This phishing scammer has stolen funds in Bitcoin, Ether, Shib, and USDST since at least June last year.
SlowMist analysis of on-chain data shows that at least $15 million in cryptocurrencies has been drained from HitBTC users.
The scammer mirrors webpages of decentralized apps and web3 tools like HitBTC, Coinone, and LedgerX before draining connected wallets of their value.
A crypto phishing scammer has stolen over $15 million from victims’ wallets by mirroring UI built by crypto exchanges like HitBTC and digital asset service providers, per crypto tracking and compliance company SlowMist.
The scammer operates four wallets that have been identified so far. SlowMist also estimates that the phishing scammer has used these wallets since around June last year, stealing users’ funds in Bitcoin (BTC), Ether (ETH), Shina Inu (SHIB), and stablecoin USDT.
Phishing Technique Clones HitBTC Exchange
The phishing process clones a decentralized app’s user interface – HitBTC in this case – and lures victims into connecting their wallets by clicking “Approve”. Approving here gives the phishing contract “unlimited authorization for your $USDT“.
Next, victims are directed to deposit assets like they would on an actual exchange. The crypto phishing scammer designed their cloned platform to only support deposits via the Bitcoin, Ethereum, and Tron networks.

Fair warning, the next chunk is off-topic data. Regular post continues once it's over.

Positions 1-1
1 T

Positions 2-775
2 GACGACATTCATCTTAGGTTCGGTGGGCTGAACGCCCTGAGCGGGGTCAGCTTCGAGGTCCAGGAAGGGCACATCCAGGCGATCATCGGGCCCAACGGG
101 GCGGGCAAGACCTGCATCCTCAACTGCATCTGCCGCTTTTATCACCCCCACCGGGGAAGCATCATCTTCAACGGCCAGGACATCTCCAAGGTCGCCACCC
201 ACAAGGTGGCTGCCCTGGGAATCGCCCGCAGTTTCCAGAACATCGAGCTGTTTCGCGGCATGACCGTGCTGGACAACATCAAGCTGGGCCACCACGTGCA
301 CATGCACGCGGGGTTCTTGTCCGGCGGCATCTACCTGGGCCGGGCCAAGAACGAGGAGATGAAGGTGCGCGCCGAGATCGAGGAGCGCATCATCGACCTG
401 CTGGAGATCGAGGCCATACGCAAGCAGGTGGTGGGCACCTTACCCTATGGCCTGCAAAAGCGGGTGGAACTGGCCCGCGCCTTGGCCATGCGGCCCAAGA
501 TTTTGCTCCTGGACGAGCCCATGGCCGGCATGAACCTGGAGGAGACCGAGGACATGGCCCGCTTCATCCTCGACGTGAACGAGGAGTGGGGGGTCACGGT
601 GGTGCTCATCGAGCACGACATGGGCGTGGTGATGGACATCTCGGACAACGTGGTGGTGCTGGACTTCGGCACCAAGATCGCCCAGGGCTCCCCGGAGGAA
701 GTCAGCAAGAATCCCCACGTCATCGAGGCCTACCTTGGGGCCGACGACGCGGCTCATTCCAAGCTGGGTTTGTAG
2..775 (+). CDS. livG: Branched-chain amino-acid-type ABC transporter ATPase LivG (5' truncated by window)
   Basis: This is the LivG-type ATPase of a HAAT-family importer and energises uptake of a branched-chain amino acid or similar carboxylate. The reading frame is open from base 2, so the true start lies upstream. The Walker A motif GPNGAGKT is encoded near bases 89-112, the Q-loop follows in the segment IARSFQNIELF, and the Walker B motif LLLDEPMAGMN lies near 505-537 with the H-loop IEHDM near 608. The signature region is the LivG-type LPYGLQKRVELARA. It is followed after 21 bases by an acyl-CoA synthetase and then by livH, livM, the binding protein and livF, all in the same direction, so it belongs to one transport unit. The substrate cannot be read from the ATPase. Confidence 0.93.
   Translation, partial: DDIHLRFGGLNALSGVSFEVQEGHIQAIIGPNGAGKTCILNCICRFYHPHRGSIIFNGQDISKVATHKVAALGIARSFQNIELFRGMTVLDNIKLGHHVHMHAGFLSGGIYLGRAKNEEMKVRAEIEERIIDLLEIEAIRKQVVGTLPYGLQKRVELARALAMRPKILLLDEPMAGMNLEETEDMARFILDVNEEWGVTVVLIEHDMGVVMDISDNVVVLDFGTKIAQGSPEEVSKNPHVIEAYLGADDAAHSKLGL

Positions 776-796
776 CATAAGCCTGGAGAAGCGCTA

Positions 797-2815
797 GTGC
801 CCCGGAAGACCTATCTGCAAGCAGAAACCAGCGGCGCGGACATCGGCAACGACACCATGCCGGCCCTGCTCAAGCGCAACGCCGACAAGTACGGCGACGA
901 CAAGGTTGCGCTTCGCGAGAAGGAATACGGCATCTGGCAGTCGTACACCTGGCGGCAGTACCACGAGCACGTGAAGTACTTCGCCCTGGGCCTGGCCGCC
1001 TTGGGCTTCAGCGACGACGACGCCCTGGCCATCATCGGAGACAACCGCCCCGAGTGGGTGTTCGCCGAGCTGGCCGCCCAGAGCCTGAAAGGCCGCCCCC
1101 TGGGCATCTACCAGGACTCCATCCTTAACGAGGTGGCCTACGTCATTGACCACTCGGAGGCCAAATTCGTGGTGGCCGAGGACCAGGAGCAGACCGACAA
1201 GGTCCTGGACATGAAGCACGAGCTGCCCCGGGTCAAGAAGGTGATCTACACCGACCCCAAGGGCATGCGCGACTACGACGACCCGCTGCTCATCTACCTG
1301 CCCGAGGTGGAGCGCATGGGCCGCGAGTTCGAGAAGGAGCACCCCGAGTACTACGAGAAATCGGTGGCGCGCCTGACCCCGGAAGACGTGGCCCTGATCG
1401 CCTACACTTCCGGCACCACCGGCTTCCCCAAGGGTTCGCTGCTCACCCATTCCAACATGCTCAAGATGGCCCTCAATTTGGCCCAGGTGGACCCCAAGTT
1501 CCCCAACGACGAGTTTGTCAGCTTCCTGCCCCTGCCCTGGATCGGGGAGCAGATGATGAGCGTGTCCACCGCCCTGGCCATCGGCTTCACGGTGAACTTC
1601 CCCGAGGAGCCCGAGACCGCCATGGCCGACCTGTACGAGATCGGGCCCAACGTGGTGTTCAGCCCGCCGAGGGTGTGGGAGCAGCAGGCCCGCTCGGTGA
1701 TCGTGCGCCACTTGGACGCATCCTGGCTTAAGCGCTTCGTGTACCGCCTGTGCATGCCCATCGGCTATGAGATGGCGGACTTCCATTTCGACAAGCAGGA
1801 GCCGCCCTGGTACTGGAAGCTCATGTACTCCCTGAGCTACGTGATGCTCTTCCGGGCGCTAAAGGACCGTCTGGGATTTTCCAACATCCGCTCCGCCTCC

Finally, the victim confirms the transaction thinking they’re trading on HitBTC’s actual platform. In the background, the phishers drain users’ wallets of their ETH and other crypto balances. This phisher’s scamming portfolio features several fake websites as well.
Millions Lost To Crypto Phishers
Phishers have raided unsuspecting victims since the internet evolved into a mainstream network used by millions. These illicit actors also target crypto users thanks to the liquidity coursing through decentralized finance and blockchain ecosystems.
The intersection between web2 marketing tools and web3 platforms also creates an opportunity for phishers to attack crypto users. Google ads were used to steal over $4 million from thousands of users. The data showed a surge in shady Google ads promoting fake websites.